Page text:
Element Assignment Character, Prop & Line Requirements
At the start of the Official Filmmaking Period, each team will receive a character, a prop and a line of dialogue assignment via email.
These elements must be included in your film.
The elements will vary from timezone to timezone, but in each location ALL teams will have the same required elements. It's up to each team to decide how to integrate them into their own film. Teams compete for most creative use of these elements.
Examples of Previous Characters
Anne or Andy Stirling, Comedian Asheville, North Carolina 2016
Michael or Michelle Anthony, Professor Seattle, Washington 2015
Megan or Pete Van Gibb, Bride or Groom Tampa, Florida 2007
Dylan or Diane Zimmerman, Cook Louisville, Kentucky 2016
Examples of Previous Props
a wrapped present Los Angeles, California 2013
Donut Cleveland, Ohio 2018
a wallet Los Angeles, California 2017
jumper cables Portland, Oregon 2008
Examples of Previous Lines
Whatever you do, don't move. Indianapolis, Indiana 2007
You're not going to believe it. Denver, Colorado 2006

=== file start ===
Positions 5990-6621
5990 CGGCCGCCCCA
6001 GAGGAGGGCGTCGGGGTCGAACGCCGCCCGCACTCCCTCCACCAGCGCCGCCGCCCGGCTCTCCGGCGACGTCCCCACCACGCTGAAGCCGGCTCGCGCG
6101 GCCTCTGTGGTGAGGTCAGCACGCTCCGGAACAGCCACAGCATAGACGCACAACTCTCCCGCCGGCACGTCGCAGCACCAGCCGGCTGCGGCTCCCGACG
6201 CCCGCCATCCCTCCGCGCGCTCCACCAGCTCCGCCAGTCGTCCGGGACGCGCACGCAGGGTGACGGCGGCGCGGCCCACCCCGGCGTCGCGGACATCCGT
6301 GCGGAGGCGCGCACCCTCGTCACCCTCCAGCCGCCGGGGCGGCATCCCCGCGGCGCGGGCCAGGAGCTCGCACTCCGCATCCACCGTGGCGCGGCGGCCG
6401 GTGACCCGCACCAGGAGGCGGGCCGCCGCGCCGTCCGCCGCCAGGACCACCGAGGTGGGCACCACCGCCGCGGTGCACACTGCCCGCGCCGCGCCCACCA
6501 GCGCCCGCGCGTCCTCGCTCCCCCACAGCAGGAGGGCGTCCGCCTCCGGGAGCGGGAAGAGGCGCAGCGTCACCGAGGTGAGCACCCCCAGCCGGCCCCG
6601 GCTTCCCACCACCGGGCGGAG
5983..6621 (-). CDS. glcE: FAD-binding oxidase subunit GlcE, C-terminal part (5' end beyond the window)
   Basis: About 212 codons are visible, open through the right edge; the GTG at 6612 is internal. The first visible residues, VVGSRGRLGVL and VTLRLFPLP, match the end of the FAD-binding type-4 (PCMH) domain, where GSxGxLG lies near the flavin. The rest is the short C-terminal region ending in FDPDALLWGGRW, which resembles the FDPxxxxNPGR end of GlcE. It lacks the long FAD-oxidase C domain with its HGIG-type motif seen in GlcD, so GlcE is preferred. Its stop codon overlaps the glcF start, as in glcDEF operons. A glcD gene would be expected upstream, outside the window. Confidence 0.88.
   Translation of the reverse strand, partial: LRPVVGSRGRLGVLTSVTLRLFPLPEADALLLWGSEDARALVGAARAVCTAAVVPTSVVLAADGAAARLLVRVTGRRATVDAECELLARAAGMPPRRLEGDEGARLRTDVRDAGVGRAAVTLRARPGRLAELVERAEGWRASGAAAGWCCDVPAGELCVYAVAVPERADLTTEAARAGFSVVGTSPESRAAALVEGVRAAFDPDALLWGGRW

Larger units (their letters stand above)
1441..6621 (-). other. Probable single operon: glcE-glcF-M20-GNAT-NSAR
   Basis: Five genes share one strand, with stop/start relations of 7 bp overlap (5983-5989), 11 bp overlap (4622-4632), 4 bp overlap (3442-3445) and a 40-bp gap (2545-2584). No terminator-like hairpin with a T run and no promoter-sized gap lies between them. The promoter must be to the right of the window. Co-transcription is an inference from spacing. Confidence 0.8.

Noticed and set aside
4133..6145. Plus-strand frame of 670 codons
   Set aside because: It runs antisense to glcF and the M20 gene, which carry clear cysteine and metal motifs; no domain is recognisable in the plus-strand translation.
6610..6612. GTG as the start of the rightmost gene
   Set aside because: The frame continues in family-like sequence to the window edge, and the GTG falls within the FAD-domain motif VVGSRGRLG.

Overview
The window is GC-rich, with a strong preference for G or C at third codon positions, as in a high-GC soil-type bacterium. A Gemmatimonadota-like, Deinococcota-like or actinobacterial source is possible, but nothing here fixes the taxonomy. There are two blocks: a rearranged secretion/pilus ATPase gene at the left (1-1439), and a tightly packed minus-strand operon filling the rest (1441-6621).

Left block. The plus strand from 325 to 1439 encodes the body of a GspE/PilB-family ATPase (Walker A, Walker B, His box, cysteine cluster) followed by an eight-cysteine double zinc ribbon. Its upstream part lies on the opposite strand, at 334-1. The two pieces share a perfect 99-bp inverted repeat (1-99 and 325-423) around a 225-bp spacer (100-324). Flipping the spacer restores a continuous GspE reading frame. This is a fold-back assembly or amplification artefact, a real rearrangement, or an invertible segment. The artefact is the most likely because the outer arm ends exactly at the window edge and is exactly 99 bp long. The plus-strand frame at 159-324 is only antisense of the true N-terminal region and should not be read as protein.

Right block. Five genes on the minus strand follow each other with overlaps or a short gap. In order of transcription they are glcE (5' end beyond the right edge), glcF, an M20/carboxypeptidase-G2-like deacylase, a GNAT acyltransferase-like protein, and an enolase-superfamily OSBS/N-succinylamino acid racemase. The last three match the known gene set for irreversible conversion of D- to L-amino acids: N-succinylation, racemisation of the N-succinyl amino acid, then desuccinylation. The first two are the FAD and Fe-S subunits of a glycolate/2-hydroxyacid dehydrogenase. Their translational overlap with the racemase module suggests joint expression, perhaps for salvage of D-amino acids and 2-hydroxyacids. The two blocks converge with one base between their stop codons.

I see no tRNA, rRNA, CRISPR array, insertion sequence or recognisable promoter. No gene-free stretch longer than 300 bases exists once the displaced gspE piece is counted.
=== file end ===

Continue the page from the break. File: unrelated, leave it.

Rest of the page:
Do I know you? Memphis, Tennessee 2012
"I'm not sure. Can I call a friend?" OR "I am not sure, can I call a friend?" Louisville, Kentucky 2019
The required line of dialogue must be heard or seen - it may be written. It may be in a foreign language; however if it is not clear that this is the required line, it should be translated.
The required character does not have to be the star, but we must actually see him/her on the screen. Name tags, etc. are not necessary so long as the audience can infer who he/she is.
The required prop must be seen, and it should be used in your film in some way.
Adherence to Assignment
Did you know judges base part of their scores on a film’s adherence to assignment? This refers to the genre and required elements.
Elements in Credits Do Not Count
The required elements must appear in the story of your film. Use of the elements only in the end credits will NOT fulfill the requirement.